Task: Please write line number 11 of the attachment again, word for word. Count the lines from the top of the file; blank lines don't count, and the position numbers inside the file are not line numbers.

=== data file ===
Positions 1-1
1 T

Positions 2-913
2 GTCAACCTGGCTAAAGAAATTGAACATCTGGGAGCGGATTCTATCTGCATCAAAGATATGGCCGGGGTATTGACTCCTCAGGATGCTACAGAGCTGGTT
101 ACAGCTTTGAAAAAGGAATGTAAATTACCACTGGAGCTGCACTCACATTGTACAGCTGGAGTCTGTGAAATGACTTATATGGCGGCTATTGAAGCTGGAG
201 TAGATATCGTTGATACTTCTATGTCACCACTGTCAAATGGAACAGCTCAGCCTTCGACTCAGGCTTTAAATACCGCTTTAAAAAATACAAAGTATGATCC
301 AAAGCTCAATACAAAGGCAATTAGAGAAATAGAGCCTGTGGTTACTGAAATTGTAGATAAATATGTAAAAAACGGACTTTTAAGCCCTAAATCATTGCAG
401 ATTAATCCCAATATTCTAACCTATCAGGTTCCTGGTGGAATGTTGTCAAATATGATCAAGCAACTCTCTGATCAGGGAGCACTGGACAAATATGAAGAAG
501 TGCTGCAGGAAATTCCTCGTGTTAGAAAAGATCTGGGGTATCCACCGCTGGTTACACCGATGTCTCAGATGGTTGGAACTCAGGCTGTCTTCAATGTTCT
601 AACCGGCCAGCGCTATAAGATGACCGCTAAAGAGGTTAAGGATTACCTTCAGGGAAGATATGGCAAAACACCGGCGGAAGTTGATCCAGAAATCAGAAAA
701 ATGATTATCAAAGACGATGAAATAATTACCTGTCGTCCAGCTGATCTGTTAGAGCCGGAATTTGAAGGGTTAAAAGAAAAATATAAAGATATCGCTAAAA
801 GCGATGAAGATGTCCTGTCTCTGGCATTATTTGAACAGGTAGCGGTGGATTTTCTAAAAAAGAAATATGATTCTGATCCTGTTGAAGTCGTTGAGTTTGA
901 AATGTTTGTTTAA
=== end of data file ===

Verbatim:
701 ATGATTATCAAAGACGATGAAATAATTACCTGTCGTCCAGCTGATCTGTTAGAGCCGGAATTTGAAGGGTTAAAAGAAAAATATAAAGATATCGCTAAAA